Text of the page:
Cary businessman turned war's terrors into art
Spending most of 1968 fighting the war in Vietnam remains a service Michael J. Duffy voluntarily did for his country. The art inspired by those emotional memories, however, was something the Cary businessman says he felt compelled to create "just for me."
Two of Duffy's paintings from his Vietnam collection are part of a special exhibit at the National Veterans Art Museum on the Northwest Side of Chicago. Titled "Tenacity and Truth: People, Places and Memories," the yearlong exhibit, curated by museum chairman and fellow Vietnam veteran artist Mike Helbing, kicks off with a free and public reception from 1 to 5 p.m. Saturday, May 25, at the museum, 4041 N. Milwaukee Ave.
All 50 or so pieces on display are works by veterans. They were chosen from more than 2,500 art pieces in the museum's collection, eight of which are by Duffy.
Destinee Oitzinger, gallery coordinator and assistant creative director for the museum, said that while the pieces were chosen for their artistic merit, the show also looks at the artists.
"We're exploring who those guys are, where they come from and why they did their art," she said.
The son of a railroad worker and a classical dancer, Duffy came from Chicago's working class Rogers Park neighborhood. Graduating in 1964 from the now-defunct St. George High School in Evanston, Duffy had no money for college, so the teen followed in his father's footsteps by snagging a job in the railroad mailroom. He received his draft notice in 1965.
"President Kennedy said, 'Ask not what your country can do for you; ask what you can do for your country.' Well, I believed that," says Duffy. He enlisted in the Army and did well.
"I was trained to be a surveyor," says Duffy. "I enjoyed it and got good grades."
But he switched paths when offered officer training, new duties and a corresponding increase in his monthly pay from $80 to $600. He became a much-in-demand lieutenant.
"All my surveying buddies went to Germany," Duffy says. Lt. Duffy went to Vietnam.
Trained in artillery, Duffy's arrival in Vietnam was greeted by the war's most comprehensive, nationwide, surprise attack by the Viet Cong.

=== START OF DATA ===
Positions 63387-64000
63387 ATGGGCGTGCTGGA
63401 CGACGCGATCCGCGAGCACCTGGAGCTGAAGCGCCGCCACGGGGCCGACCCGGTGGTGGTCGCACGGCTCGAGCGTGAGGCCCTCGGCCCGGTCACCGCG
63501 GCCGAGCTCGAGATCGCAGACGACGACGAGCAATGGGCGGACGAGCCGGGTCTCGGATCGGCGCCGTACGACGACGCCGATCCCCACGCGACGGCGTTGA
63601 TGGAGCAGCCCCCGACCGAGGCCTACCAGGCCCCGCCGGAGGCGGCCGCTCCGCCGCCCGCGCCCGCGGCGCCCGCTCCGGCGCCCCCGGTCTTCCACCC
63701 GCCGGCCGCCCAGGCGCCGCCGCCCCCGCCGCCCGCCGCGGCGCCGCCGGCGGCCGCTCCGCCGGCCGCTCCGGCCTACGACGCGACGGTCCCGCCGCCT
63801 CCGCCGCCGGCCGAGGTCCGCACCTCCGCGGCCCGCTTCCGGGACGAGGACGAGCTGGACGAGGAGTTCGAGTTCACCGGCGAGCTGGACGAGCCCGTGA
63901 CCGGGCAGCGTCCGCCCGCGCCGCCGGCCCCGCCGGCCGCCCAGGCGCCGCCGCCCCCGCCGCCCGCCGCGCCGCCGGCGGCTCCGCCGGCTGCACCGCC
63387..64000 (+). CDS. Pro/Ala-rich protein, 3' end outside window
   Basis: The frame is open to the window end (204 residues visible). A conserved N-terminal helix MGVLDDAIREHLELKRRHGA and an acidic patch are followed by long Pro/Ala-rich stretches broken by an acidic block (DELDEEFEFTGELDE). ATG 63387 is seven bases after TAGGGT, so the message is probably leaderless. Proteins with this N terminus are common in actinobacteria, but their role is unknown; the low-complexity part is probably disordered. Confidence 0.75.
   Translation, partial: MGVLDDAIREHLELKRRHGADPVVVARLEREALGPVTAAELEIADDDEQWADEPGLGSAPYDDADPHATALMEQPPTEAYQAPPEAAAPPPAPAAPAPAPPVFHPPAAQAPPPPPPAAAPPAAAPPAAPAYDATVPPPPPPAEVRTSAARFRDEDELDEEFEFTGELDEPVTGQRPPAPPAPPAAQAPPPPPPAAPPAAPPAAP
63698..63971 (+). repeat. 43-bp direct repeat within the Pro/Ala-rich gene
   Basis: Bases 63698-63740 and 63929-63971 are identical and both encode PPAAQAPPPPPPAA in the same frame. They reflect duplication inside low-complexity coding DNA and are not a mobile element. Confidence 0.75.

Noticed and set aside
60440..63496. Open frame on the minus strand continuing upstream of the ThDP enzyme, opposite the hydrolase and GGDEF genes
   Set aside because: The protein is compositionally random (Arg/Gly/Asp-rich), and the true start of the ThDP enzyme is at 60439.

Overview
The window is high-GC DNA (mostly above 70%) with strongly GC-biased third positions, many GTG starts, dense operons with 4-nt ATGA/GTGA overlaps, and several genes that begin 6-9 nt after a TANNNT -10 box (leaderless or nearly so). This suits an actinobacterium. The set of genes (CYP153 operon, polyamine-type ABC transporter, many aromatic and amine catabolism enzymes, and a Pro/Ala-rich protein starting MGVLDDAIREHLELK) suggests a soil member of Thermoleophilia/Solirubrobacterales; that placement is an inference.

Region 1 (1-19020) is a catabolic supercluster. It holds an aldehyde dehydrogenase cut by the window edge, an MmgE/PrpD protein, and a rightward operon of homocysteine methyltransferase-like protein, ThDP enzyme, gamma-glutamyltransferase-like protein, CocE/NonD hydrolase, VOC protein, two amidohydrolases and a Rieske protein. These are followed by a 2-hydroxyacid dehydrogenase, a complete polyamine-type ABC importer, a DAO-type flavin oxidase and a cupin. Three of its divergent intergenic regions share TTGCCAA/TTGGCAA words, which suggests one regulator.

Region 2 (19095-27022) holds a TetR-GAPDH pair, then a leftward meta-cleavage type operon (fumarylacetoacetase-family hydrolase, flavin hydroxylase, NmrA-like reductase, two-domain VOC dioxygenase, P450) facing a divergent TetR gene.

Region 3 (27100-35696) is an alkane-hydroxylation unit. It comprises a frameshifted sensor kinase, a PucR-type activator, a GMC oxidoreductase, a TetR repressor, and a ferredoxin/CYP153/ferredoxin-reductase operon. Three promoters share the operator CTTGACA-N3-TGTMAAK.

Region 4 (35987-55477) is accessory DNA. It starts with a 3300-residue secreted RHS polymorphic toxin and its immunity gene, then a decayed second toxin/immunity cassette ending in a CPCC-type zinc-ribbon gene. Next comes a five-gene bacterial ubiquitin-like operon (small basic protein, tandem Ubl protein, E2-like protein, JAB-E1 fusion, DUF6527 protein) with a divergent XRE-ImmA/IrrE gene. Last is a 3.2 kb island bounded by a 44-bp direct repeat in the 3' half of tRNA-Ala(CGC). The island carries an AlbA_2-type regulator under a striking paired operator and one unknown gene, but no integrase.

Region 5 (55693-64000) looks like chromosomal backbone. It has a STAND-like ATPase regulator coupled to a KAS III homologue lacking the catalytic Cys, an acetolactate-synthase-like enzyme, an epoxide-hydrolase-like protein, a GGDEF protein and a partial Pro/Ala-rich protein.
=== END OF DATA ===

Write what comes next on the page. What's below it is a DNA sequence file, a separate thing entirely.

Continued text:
"I got on an airplane and landed in Saigon on the first day of the Tet Offensive," Duffy says. "Saigon was exploding."
A helicopter took him to the nearby U.S. base in Bien Hoa.
"He (the helicopter pilot) didn't even land. He just hovered," says Duffy, who jumped with his fellow soldiers out of the helicopter and into a firestorm. "The Viet Cong started shooting at us. We crawled in on our stomachs. I could see the bullets hitting the dirt."
He feared his first night in Vietnam would be his last on Earth.
"There wasn't a minute that went by without an explosion. I figured I'd be dead by morning," says Duffy, who couldn't even manage to say a proper goodbye. "I couldn't find a pen and paper to write my parents."
The Army beat back the enemy, and Duffy was able to begin his job — running ammunition convoys from Long Binh to Xuan Loc along a road immortalized in the book, "Street Without Joy," by Bernard Fall, who was killed by an explosion in Vietnam in 1967.
Promoted to executive officer of C battery in the 7th Batallion of the 9th Artillery at age 22, "I was good at my job … but I was in way over my head," admits Duffy, whose rank didn't mean he was any safer. "We were out with the men in the mud and the rice paddies."
On a night when enemy rockets hit their oil supply and started a massive fire, Duffy says he and Sgt. Howard Wiseman ran to their cannons. "My deal was using mathematics and trigonometry and making sure our guns were pointed in the right direction," says Duffy, who had a reputation for diligence and exactitude. Their all-night retaliation shut down the enemy assault, and Duffy was awarded a Bronze Star for his actions.
While atrocities against civilians are part of war's sad history, Duffy says he and his troops always took care to protect villagers.